RAS plays an important role in maintaining blood pressure, fluid balance, and placental function during pregnancy [14]. Angiotensin-converting enzyme 2 (ACE2,) a key regulator of RAS, converts angiotensin (Ang) II to Ang-(1-7,) thereby protecting against the vasoconstrictive and proinflammatory effects of Ang II [16]. In uncomplicated pregnancy, both ACE2 and Ang-(1-7) have been shown to be upregulated in the placental syncytiotrophoblast, cytotrophoblast, and villous stroma [16,17]. Conversely, an elevated Ang II to Ang-(1,7) ratio is associated with preeclampsia and other adverse outcomes of pregnancy [15].

The ACE2 receptor also serves as the target receptor for SARS-CoV-2; the binding and entry of the virus not only leads to infection, but also leads to dysregulation of RAS. Specifically, it causes downregulation of Ang-(1-7,) resulting in vasoconstriction, inflammation, end-organ damage, and increased coagulation, effects that similarly occur in preeclampsia and eclampsia [13-15]. Studies show that placentas infected with SARS-CoV-2 result in alteration of placental RAS and increased levels of soluble fms-like tyrosine kinase-1 (sFlt1), a signatory marker of preeclampsia [16]. Although the etiological association between SARS-CoV-2 and hypertensive disorders of pregnancy remains unclear, there is significant overlap between their dysregulatory effects on RAS which necessitates additional research.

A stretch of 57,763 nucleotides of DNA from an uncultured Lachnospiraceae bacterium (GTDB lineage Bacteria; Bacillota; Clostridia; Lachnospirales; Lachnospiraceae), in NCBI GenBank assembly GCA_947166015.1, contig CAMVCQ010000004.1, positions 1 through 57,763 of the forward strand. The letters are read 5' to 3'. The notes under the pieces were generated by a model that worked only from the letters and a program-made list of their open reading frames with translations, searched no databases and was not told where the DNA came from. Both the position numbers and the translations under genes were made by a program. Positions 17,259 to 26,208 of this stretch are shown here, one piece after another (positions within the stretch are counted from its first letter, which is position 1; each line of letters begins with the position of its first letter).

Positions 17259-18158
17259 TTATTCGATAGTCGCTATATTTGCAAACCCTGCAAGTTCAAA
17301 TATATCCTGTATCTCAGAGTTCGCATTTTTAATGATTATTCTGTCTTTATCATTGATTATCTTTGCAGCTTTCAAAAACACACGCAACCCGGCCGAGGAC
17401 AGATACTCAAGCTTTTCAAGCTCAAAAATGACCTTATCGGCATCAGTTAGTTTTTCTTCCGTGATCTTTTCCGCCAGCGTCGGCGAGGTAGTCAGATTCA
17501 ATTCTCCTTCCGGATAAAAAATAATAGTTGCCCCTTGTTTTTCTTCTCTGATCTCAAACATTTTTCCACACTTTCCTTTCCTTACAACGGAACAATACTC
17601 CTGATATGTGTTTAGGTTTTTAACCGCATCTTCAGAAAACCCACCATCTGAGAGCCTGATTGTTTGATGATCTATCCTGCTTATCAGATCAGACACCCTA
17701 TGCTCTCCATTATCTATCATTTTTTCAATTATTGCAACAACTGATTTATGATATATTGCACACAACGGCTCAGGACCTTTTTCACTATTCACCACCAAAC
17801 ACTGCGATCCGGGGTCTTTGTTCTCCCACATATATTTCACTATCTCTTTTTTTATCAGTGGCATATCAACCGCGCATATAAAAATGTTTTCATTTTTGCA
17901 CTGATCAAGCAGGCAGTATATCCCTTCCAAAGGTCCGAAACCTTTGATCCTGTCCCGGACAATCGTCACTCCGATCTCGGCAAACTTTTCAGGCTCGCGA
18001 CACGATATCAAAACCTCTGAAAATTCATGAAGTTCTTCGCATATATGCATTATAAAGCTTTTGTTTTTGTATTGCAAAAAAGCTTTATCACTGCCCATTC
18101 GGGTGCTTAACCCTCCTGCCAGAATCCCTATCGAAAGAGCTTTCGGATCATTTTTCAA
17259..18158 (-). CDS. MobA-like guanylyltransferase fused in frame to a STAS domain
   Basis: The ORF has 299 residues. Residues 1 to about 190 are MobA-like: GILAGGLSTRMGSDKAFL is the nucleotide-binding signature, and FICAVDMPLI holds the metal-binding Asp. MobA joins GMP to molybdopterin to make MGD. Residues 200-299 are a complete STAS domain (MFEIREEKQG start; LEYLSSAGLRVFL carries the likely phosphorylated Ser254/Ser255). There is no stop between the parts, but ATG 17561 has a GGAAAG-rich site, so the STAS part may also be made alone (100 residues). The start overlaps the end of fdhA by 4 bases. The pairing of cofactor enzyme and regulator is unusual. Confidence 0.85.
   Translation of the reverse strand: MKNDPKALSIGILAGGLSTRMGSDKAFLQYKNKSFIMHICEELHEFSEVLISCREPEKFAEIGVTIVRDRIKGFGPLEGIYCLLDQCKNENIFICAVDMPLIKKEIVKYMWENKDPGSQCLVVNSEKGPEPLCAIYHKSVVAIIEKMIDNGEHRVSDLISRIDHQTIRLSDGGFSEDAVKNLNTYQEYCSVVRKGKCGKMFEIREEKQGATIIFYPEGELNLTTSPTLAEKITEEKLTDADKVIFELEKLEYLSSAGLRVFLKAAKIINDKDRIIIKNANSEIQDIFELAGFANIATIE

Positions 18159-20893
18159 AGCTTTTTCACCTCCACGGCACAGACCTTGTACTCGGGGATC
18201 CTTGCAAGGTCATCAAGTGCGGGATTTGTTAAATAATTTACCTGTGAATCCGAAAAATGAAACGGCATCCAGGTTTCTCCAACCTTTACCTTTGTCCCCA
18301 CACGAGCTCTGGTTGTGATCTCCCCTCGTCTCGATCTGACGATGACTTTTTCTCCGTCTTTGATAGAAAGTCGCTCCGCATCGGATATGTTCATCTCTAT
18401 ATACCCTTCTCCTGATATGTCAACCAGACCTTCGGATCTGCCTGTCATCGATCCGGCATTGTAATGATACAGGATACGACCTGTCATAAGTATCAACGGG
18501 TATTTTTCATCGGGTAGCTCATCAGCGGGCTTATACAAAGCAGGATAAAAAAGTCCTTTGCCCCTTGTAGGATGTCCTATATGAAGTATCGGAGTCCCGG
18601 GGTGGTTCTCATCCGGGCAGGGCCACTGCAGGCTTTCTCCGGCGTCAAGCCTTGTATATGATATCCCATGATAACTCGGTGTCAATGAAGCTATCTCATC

The postpartum period poses numerous challenges-hormonal changes, sleepless nights, and the new responsibility of caring for a newborn [7]. Risk factors for postpartum depression include depression or anxiety during pregnancy, recent stressful life events, poor social support, and a history of depression [18]. Unsurprisingly, social relationships have been shown to improve psychological well-being and provide access to resources during stressful periods and transitions in life, such as pregnancy and child-rearing [19].

Preliminary studies and surveys suggest that rates of anxiety, depression, post-traumatic stress disorder (PTSD), and loneliness in perinatal women have increased with the emergence of COVID-19 [2,21]. Concerns of viral transmission to the mother or newborn can result in self-isolation, preventing social support that is protective against the development of postpartum depression [7,20]. Unsurprisingly, our patient developed postpartum depression following a pregnancy complicated by two confirmed episodes of COVID-19, eclampsia, and isolation from family and friends. We emphasize the importance of following patients into the postpartum period and evaluating both physical and mental health, especially during pandemics and societal crises.

Authors Contribution

All authors provided significant contribution to the case report and had direct patient contact. Olivia Cook was involved in conception of the case, literature review, writing, editing, and formatting for submission. Sahar Zargar was involved in literature review, writing, editing, and formatting for submission. Wanda Torres was the primary care provider to the patient described and involved in conception of the case, writing, and editing.

Conflict of Interest

The authors report no conflict of interest.


Written patient consent was obtained and is available upon request.


No funding was provided.


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Cook O, Zargar S, Torres W (2022) Eclampsia and Postpartum Depression in the Setting of Recurrent Prenatal COVID-19. Obstet Gynecol Cases Rev 9:228.